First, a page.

Robert-Houdin's memoirs make explicit a normative assumption that the performance of a trick should always elicit from spectators a line of etiological reasoning leading back to the magician's skill and intelligence. Magicians invite audiences to speculate about their methods even as they systematically thwart possible hypotheses (Jones 2011: 57). As Robert-Houdin himself puts it elsewhere, "Nothing should be neglected which can help mislead the minds of the spectators: therefore, when you perform any trick, try to induce spectators to attribute the effect produced to any cause other than the real one" (1868: 45).

Modern conjurors, while often dabbling in occult iconography (Robert-Houdin's calling card, for instance, depicted a devil signing his name), generally do not intend audiences to perceive in their performances the action of supernatural forces or agents. Far from it — they want individual credit for their technical prowess (Metzner 1998). Thus, in Robert-Houdin's narrative, misconstruing tricks as evidence of anything other than the conjuror's manual dexterity or mechanical ingenuity becomes a potential mark of unreason or even insanity. By contrast, the ability to marvel self-reflexively at an illusionist's displays of sophisticated skill reflects both intellectual and cultural sophistication, and indeed comes to serve as a metonym for modernity writ large.

The Confessions themselves function like precisely this kind of magic act, demanding playful self-reflexivity from its readers: key to Robert-Houdin's literary self-fashioning (and to the text's cultural impact) is a parallelism between the theatrical performance of magic and the writerly performance of biography. In the preface, Robert-Houdin alerts the reader to the use of literary artifice, describing the memoirs as a "continuation of the performances of yesteryear in a new form" with "the reader as an audience, the volume as a stage" (Robert-Houdin 1859, vol. 1: vii). The autobiography-as-magic-act conceit justifies the fanciful confections that constitute some of the text's most memorable episodes, but poses serious challenges for using it as anything like factually accurate historical record. For instance, the valiant efforts of generations of magic historians have failed to surface even the slightest trace of the dashing aristocratic figure who purportedly mentored Robert-Houdin — save for the hundred-odd pages devoted to him in the Confessions. Most have reluctantly concluded that he is a fictional character (Jones 2008: 42).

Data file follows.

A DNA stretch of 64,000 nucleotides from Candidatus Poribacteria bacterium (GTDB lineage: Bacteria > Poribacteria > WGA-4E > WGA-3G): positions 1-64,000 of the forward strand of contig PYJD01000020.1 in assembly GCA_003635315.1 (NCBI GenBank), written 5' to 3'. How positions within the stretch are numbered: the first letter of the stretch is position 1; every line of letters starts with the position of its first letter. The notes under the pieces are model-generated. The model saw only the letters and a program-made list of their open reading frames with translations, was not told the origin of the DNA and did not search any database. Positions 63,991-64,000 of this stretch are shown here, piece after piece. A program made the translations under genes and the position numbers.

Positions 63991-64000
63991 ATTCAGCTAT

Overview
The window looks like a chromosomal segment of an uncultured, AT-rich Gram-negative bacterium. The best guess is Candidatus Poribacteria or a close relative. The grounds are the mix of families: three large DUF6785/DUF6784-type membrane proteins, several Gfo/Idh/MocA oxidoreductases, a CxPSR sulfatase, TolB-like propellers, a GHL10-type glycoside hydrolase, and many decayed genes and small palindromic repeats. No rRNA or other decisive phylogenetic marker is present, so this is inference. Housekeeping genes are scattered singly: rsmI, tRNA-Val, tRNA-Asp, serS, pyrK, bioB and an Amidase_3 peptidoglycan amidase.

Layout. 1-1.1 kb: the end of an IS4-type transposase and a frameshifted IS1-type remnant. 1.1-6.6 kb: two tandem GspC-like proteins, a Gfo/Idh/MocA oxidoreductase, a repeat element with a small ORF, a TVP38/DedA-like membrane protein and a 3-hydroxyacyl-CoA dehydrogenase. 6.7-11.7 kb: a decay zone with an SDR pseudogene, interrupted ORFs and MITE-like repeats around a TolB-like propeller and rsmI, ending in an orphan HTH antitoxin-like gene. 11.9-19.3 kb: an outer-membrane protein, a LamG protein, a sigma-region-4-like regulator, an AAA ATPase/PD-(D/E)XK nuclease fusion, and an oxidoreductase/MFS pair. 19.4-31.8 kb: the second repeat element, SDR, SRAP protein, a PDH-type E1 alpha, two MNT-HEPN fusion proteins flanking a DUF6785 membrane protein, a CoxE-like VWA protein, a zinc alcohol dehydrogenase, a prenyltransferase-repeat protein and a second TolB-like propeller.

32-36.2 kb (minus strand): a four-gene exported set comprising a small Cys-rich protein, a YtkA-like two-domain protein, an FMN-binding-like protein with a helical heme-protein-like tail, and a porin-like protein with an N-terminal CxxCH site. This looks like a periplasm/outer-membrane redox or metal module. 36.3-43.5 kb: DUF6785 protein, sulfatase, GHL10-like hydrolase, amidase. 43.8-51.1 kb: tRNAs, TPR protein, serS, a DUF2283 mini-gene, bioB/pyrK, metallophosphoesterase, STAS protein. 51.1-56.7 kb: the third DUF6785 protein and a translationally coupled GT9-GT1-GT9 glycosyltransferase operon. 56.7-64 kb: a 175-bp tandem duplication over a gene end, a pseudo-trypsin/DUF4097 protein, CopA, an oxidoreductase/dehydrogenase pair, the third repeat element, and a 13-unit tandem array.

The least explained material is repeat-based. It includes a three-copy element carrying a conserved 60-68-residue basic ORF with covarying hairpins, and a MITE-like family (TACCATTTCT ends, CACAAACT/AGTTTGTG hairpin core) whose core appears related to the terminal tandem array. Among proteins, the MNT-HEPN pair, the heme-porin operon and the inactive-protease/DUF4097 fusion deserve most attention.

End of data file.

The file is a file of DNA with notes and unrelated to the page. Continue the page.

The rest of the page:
There are ample sources corroborating that Robert-Houdin indeed went to Algeria at the army's behest, but besides the Confessions, few of them provide much detail about the precise nature of his activities there. I have chosen to set aside some of the more questionable (if most colorful) episodes in Robert-Houdin's narrative, focusing on details that strike me as reasonably plausible given other established facts. Still, his narration of even plausible events is colored by his objectives as an unabashedly self-aggrandizing raconteur. Although I use the Confessions as the primary source for describing Robert-Houdin's exploits in Algeria, I want it to be clear that my ultimate object of analysis is not the events themselves (which want for corroborating testimonials), but rather the cultural logic of Robert-Houdin's textual representations thereof, and the web of intertextual, interdiscursive (Silverstein 2005) relationships that he establishes as a writer. For, although Robert-Houdin is not a reliable narrator when it comes to reporting facts, he is steadfastly consistent in articulating a self-servingly idealized vision of himself and of modern magic.

The French Marabout